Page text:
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Allergy Today: Allergy NZ welcomes Lettie Iseli

We are delighted to welcome Lettie Iseli to Allergy New Zealand as our new Allergy Educator. In this story, Lettie shares her own personal experience of living with an allergy, and discusses her new work representing all New Zealanders living with allergies.


My name is Lettie Brenda Iseli and I am from the beautiful, tropical paradise island of Samoa.
I am very excited to join Allergy New Zealand. I will be working with the Auckland team, but also representing all New Zealanders living with allergies.Screen Shot 2022-05-06 at 11

Until 2013, I was completely free of allergies. One day, while working as a Gout Educator for Arthritis NZ, I was attending an Indian health event in Papatoetoe giving out health information during a very busy morning.

During lunch, I ate a rice and chicken dish called Chicken Pilau, which had a strong taste of spices. Luckily, my husband had joined me for the event, because after just two spoonfuls of the Chicken Pilau, I started to feel sweaty and dizzy. I turned to my husband to tell him I wasn’t feeling well and then I suddenly collapsed.

Next thing I knew, I woke up in Middlemore Hospital.

It was a shocking and a scary experience waking up at the hospital and not knowing what was happening to me. Two adrenalin injections started to kick in and all I could feel was my body shaking uncontrollably. I kept asking the nurse and the doctor what was going on because it was the first time I had ever gone through this type of health experience.

I was later told by my doctor that I had just suffered an anaphylactic shock and that it was quite a severe event that shut down my heart. He said it was from the food that I had eaten and it may have been a spice called cardamom that caused my severe allergic reaction.

I was shocked and would never have believed that anaphylaxis could happen to me. I kept asking the doctor why did I get it when I had eaten Indian food in the past and never got sick – why now? All he was able to advise was to watch what I eat in future and avoid foods containing cardamom. He also prescribed me an EpiPen® (which cost a lot), and referred me to the Allergy Specialist at Auckland City Hospital.

Six weeks after my first anaphylactic reaction, I was rushed into the emergency department again. It was more serious this time because it was so soon after my first attack. I was eating a beautiful doughnut at the local market and the next minute I collapsed.

The worst part of my second experience was that my husband gave my EpiPen® to a person nearby who said she was a nurse. We let her administer the EpiPen® but she just pushed the EpiPen® against my thigh and said that was all I needed to do. However, she hadn’t removed the blue cap first and placed her thumb on top of it while pressing it against my thigh! Luckily, my husband managed to do it while we waited for the ambulance.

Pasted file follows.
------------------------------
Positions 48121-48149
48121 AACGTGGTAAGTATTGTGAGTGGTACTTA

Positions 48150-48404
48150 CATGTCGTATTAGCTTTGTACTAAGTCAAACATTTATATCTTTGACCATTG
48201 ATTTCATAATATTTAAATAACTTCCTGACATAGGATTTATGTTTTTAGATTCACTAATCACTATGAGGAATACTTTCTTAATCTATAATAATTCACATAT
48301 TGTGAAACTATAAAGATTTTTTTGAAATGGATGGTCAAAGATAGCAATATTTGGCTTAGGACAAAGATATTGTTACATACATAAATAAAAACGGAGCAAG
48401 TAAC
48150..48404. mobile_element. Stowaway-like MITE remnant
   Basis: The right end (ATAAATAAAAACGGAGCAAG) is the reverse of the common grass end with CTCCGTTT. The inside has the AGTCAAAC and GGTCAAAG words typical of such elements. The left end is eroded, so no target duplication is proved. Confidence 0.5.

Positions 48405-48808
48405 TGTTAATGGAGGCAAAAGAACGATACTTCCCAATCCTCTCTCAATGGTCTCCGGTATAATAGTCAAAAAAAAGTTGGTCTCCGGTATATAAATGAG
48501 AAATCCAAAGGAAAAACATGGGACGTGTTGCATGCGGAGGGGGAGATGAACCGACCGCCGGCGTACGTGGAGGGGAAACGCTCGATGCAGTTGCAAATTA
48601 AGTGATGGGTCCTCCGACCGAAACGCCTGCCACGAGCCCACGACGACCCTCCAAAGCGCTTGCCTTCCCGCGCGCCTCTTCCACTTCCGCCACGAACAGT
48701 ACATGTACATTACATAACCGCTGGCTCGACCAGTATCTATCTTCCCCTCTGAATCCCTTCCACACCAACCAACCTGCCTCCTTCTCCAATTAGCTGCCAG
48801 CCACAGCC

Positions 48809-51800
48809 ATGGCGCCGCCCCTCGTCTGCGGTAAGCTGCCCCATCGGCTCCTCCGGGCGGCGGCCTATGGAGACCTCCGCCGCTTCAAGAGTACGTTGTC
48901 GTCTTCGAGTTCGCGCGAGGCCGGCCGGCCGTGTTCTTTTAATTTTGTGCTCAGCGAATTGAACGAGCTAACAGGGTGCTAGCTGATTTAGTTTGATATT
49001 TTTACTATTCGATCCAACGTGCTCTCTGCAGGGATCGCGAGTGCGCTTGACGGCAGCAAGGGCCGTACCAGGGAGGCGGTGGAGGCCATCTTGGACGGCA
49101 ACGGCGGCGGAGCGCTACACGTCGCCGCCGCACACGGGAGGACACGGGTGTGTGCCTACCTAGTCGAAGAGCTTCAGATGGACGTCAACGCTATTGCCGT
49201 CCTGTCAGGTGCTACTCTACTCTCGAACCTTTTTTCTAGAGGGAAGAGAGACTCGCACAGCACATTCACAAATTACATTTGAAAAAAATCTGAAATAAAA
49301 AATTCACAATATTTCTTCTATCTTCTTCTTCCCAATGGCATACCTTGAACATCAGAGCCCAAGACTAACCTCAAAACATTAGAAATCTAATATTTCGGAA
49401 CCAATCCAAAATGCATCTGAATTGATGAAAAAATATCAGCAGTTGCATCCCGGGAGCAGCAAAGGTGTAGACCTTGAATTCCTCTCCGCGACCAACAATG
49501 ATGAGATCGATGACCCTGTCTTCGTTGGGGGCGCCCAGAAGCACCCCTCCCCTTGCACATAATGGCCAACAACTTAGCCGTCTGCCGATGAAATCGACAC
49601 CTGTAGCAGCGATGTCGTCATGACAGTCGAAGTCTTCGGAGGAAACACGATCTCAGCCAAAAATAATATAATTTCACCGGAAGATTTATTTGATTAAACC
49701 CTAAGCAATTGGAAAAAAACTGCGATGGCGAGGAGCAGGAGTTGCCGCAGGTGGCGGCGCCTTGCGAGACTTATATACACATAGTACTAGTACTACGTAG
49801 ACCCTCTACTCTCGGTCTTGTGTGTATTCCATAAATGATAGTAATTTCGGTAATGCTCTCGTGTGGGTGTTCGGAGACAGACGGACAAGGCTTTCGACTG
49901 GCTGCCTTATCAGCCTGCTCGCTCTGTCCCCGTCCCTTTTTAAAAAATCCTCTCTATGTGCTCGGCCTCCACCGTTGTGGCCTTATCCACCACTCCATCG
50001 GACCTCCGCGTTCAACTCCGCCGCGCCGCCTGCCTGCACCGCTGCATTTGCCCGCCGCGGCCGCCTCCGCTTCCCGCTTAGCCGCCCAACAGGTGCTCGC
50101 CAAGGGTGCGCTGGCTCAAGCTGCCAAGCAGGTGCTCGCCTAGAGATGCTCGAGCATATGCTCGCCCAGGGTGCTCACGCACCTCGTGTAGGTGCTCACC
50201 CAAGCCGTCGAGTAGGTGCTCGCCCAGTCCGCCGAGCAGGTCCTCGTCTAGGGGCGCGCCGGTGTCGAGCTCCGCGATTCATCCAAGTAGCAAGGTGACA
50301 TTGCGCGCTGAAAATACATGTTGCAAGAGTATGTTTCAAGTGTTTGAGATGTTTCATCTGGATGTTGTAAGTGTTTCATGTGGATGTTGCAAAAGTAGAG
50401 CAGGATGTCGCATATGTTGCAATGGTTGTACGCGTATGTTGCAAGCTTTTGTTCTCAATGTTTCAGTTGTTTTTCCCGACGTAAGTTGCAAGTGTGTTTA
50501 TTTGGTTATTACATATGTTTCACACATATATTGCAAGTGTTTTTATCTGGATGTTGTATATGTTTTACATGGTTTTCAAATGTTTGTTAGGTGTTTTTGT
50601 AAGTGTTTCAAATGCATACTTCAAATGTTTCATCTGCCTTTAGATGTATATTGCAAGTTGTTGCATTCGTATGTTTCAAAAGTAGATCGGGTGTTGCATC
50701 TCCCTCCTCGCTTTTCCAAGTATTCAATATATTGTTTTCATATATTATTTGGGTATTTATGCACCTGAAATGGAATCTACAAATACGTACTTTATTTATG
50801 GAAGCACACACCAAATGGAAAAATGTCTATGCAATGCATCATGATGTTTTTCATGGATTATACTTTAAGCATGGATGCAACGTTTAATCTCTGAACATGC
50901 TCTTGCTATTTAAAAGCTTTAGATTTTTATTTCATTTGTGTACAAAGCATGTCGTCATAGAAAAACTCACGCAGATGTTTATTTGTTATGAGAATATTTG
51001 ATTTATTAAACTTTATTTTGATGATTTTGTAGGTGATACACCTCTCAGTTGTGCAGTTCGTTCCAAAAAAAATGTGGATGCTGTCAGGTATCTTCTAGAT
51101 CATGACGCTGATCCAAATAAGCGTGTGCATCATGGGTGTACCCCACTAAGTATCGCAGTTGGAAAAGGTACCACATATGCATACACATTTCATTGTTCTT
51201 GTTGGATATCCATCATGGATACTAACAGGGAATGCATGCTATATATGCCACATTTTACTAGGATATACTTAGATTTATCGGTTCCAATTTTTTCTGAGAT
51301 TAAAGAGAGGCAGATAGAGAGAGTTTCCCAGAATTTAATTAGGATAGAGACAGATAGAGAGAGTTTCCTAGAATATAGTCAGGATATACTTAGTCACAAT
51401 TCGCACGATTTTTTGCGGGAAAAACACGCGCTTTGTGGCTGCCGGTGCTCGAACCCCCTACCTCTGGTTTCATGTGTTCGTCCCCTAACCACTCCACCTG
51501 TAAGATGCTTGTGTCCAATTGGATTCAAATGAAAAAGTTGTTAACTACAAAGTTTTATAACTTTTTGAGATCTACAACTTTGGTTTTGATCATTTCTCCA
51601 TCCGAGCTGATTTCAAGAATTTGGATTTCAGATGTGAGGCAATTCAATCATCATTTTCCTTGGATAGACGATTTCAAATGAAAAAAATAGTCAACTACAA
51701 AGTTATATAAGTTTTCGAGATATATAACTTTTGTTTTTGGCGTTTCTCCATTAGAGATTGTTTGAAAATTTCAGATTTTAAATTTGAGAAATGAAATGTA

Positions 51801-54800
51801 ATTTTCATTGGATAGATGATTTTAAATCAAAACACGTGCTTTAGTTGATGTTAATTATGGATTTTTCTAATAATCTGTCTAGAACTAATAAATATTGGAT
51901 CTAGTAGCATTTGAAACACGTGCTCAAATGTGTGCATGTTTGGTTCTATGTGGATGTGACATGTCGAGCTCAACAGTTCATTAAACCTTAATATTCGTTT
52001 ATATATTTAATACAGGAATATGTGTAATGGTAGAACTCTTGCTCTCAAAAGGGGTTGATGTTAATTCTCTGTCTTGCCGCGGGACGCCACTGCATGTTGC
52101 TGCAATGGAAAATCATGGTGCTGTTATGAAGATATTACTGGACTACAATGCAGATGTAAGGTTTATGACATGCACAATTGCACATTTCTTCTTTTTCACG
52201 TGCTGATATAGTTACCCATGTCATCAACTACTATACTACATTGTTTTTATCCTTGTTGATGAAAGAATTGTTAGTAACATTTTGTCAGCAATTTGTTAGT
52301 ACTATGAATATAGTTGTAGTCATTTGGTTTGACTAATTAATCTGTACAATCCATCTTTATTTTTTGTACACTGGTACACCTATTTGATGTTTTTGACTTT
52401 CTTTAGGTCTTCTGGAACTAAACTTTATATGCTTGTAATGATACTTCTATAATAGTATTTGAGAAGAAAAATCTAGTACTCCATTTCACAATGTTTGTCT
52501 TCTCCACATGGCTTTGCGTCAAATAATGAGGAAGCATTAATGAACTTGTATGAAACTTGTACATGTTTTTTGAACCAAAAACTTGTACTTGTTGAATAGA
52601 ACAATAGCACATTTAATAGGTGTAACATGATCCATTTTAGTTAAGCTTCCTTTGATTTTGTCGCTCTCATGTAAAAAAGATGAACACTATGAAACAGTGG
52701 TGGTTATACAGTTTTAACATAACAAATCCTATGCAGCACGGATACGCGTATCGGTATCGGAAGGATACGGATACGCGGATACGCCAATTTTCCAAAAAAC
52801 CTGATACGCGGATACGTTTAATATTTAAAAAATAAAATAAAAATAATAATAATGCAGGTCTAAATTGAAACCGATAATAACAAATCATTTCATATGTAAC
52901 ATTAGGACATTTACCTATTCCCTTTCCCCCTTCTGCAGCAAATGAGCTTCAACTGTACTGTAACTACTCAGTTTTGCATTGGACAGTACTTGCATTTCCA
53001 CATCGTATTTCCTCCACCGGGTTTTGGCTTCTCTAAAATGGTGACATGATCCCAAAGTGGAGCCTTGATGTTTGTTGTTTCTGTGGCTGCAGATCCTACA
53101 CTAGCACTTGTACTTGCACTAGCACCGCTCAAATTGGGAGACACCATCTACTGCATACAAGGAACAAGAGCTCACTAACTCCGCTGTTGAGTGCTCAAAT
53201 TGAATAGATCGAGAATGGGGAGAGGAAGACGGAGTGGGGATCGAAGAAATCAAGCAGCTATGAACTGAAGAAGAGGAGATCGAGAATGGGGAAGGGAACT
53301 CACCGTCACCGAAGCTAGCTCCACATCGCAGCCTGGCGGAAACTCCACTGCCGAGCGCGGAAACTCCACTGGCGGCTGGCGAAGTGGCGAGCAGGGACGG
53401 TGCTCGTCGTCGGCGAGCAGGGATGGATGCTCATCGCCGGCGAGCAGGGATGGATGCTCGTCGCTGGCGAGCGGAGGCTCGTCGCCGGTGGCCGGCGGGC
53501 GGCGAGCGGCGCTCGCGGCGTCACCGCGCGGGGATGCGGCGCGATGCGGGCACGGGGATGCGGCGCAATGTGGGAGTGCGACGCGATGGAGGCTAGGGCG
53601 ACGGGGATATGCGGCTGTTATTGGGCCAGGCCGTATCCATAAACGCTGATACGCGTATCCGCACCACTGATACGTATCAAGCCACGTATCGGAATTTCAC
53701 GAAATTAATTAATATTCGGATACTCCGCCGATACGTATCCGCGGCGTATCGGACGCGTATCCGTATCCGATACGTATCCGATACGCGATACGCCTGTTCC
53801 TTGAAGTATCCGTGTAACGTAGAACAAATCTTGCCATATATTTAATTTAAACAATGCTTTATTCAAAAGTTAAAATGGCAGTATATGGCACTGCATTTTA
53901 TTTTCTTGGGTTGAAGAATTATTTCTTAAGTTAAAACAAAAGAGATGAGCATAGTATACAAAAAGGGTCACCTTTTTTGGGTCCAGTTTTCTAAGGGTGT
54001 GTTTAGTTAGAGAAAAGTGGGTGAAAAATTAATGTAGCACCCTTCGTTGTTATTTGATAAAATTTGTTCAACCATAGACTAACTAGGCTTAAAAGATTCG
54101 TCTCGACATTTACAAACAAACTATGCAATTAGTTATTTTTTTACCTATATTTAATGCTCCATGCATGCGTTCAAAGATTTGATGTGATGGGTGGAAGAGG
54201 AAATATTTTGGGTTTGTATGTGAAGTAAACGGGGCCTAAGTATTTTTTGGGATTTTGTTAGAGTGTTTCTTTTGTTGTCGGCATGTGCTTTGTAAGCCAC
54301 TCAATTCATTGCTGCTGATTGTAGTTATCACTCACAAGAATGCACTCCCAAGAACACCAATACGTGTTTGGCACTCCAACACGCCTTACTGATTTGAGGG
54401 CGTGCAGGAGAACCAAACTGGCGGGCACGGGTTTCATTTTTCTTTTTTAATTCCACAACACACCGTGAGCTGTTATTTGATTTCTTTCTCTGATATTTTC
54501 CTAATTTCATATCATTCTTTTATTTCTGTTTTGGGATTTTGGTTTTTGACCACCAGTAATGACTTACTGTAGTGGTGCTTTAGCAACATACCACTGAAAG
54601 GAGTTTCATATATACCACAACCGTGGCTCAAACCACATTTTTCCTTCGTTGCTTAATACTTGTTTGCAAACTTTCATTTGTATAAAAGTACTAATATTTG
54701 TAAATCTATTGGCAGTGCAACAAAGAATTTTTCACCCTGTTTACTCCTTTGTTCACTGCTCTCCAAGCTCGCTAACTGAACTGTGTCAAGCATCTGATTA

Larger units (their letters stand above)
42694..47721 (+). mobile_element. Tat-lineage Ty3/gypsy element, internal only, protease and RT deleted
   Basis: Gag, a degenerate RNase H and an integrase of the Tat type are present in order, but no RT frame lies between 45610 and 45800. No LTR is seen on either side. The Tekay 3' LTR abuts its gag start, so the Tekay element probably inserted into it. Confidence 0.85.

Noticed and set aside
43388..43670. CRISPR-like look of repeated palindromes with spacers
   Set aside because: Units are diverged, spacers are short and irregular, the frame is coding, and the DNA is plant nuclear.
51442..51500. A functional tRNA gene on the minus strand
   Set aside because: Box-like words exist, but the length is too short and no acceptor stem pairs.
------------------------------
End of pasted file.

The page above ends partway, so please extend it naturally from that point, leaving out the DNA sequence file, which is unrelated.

The following year, I attended an event in Ōtāhuhu and was so blessed to meet up with Penny Jorgensen on the Allergy New Zealand stand. I asked Penny how to use my EpiPen® and she was very helpful. She gave me all the information I needed and taught me how to use the EpiPen®. I also signed up for the Allergy Today e-newsletter. The allergy information it features has really helped me understand more about allergies and how to prevent it from happening again.

After two severe anaphylactic attacks, I vowed that I would have to change my eating habits because I was so scared of going through the same experience again. I introduced some really important precautions to my life.

I have now eliminated spices from my pantry and cooking. I have to carefully read the labels of the food I buy to see if it contains any spices. When eating out, I ask the chefs if there are any spices used in their preparation and what type. I take my own food or let the caterer of any event that I attend know that I have a severe allergy to spices.

But most importantly, I carry my EpiPen® with me at all times.

I have taught my family, my work colleagues and everyone that I affiliate with at public events or conferences, how to use my EpiPen® in case I suffer another anaphylactic reaction.

Now, it’s my turn to help others like the people who have helped me.

I am now the Allergy Educator for Allergy New Zealand and will be actively helping existing health agencies in the greater Auckland area to become more allergy inclusive in their services. I am also looking forward to supporting the roll-out of our new School Allergy Guidelines across some of New Zealand’s largest school campuses when we launch them in a few weeks.

Allergy New Zealand is working hard to improve its education materials to make them more accessible for our Māori, Pasifika and Asian communities.

As I have learned since I started at Allergy NZ, data shows the highest rates of food allergies and of hospital admissions for food-triggered anaphylaxis in New Zealand are in Asian and Pasifika people. Māori and Pasifika peoples are significantly disadvantaged by allergic diseases and the associated risk of anaphylaxis.

I know I’m not alone and I look forward to helping others avoid what I experienced.

Allergy Today, May 2022